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"An appeaser is one who feeds a crocodile, hoping it will eat him last."
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The Trouble with Tim Russert

Hadley Arkes nails precisely why the Tim Russert love-a-thon troubled me:

The sense of “family” and “the faith” celebrated during the week of mourning for Tim Russert was discreetly detached from the substance of any teaching that would define the character of a Catholic family and the Catholicism it professed. The tipoff came at the very beginning of his career. His credential for a high place in the media came through his service as a devoted staffer to Mario Cuomo and Daniel Patrick Moynihan. These two political men managed to navigate their way in the liberal politics of New York by establishing their reluctance to impose, through the laws, the moral teaching of the Church on abortion. They treated that teaching, not as a teaching formed by moral reasoning and the evidence of embryology, but as a matter merely of “beliefs,” which they would not claim to be true for anyone but themselves. And indeed, as the wags remarked, Moynihan and Cuomo would not even impose these convictions on themselves. My own surmise was that Tim Russert absorbed these lessons taught by the masters. And it was the surety that he had indeed absorbed them that made him plausible as a figure to direct “Meet the Press,” the flagship of all news programs.

Let us suppose, however, that in his heart of hearts Tim Russert did indeed respect, as true, the moral teaching of his Church on the issue that John Paul II and Benedict XVI have regarded as the central moral issue of our day, the issue from which everything else radiates. If so, Russert’s discreet silences reflected the tacit bargain for liberal Catholics in the Democratic Party and the media: they can hold their position only at the price of remaining silent on the moral issue most central to Catholic teaching and to the politics of the day. If my surmise is wrong, it can be tested easily and readily disproved: What understanding did he impart to his own family? Do they understand the issue of abortion in the way that Benedict XVI or Henry Hyde have understood it, or in the way that the Kennedys and Cuomos have taught Catholics now to understand it?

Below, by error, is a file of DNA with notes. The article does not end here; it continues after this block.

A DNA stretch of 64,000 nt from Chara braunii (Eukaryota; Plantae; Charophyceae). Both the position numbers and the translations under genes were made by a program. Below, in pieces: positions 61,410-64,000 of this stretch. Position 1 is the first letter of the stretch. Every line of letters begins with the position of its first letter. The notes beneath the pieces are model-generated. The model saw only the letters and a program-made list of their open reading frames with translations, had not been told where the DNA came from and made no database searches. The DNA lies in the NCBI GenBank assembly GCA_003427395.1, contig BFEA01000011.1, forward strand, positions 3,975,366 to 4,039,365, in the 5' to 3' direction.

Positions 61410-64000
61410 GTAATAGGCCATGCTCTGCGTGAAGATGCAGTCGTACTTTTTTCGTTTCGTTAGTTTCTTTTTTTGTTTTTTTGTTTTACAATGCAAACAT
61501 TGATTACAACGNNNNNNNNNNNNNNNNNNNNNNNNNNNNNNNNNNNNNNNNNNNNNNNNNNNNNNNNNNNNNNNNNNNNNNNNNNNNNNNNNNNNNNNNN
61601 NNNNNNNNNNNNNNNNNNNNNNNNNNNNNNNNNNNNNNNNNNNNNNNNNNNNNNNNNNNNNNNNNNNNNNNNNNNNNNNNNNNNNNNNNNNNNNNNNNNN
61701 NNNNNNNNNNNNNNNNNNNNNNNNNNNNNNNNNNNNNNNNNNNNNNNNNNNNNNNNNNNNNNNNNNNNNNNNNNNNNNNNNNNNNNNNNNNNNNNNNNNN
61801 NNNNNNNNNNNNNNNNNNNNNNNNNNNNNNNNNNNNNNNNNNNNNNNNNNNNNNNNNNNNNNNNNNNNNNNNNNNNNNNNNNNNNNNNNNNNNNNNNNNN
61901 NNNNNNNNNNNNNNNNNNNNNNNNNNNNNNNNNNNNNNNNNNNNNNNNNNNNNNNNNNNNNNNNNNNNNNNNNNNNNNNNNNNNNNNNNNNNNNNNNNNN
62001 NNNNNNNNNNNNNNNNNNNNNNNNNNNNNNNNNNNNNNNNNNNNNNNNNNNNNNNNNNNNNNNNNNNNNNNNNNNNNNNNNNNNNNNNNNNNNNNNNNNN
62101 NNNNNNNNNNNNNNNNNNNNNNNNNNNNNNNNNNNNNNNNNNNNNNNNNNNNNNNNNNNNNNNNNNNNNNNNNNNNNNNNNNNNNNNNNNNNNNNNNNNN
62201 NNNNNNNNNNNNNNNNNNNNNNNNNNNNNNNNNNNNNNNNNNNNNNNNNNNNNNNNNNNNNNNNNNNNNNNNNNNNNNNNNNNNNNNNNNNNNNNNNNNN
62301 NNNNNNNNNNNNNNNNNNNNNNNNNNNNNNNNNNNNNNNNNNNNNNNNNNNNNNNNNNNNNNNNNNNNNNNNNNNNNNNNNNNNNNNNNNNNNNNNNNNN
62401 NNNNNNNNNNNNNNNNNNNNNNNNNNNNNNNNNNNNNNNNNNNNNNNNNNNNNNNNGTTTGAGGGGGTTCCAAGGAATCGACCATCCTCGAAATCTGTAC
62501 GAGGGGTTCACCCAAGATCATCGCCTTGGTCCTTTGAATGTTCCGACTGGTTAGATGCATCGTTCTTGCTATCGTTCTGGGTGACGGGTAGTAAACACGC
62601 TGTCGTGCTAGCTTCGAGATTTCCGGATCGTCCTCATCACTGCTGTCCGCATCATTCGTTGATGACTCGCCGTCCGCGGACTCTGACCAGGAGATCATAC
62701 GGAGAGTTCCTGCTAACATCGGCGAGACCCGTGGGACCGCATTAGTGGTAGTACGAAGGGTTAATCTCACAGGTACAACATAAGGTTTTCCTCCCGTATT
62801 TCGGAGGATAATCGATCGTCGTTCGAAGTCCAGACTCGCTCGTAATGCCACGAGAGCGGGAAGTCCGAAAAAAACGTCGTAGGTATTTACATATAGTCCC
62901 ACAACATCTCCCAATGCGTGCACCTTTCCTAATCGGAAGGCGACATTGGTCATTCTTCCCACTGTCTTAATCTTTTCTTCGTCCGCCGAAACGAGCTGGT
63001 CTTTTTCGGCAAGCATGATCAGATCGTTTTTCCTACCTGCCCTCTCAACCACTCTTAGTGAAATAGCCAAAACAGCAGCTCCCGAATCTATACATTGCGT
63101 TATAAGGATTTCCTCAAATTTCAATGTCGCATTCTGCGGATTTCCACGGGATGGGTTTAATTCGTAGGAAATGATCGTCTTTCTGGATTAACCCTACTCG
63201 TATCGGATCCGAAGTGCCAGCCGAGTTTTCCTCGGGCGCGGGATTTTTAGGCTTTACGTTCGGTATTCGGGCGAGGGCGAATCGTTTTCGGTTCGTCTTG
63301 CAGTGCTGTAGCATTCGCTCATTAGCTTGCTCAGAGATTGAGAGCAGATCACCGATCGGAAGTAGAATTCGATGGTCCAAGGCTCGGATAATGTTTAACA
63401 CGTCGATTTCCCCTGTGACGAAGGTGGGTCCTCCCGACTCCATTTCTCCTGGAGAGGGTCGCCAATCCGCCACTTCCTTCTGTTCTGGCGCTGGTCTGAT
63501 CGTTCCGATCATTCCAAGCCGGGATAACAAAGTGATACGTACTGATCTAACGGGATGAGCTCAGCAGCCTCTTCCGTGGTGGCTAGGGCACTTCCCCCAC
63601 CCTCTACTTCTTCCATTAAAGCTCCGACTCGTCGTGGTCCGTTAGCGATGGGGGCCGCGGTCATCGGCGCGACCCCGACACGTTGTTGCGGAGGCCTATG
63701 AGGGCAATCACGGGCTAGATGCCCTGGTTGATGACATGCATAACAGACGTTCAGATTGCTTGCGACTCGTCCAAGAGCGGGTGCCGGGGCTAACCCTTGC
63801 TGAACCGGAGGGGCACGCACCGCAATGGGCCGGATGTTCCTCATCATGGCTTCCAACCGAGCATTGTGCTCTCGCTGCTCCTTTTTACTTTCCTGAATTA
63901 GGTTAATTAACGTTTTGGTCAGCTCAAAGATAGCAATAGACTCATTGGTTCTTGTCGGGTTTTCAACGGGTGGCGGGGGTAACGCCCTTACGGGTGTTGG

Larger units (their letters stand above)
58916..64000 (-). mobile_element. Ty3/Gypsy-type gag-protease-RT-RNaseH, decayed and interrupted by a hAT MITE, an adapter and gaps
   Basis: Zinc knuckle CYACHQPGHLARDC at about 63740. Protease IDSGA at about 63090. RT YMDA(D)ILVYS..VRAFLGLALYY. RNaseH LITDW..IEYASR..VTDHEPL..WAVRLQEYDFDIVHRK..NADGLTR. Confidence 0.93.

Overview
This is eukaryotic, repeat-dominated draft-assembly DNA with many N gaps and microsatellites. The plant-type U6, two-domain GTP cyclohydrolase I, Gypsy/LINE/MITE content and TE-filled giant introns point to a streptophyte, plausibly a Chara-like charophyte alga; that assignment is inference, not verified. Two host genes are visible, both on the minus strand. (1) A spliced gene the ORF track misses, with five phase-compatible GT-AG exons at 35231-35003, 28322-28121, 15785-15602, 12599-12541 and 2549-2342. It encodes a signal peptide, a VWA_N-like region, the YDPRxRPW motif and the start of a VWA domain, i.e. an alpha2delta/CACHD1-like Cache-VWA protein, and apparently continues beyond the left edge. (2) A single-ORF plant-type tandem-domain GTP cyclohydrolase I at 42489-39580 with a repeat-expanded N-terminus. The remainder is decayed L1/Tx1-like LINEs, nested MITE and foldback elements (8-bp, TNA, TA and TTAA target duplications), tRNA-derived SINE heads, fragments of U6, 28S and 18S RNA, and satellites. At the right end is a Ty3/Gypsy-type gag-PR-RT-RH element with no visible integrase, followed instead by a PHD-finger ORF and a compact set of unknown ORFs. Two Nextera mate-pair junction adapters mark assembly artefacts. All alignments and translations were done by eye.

No family has done more to misinstruct American Catholics on the teaching of their own Church than the Kennedys, and their teaching began with this lesson: that one can be pro-choice and effectively pro-abortion and still be a good Catholic. This used to be called “giving scandal”: it was gently telling Catholics that the central teaching of their Church could be treated as false, or simply not that important. As my late teacher Leo Strauss once observed, when a wise man preserves his silence on a matter that others regard as important, he leads us to understand that it is not, in the end, all that important. Amidst all of the mourning and celebration for Tim Russert, the most critical thing he imparted as a public man was that the central moral teaching of his Church was not, in the scale of things, all that important or true.

You cannot both be a faithful Catholic and someone who worked to advance the political career of abortion advocates like Mario Cuomo, nor when provided a high-profile platform fail to even ask questions about the morality of the practice of infanticide.

The cock crowed thousands of times with Russert failing to affirm the Truth entrusted to him. Celebrate Russert as a devoted father and son, as a professional journalist, and as a pleasant personality, but earning the titel of "devout Catholic" requires more than frequent Mass attendance and darkening the door of the Confessional. It requires belief in the teachings of the Church, few of which are more dogmatic than the inherent dignity and inviolability of all human life, and the willingness to live one's life, in public and private, accordingly.

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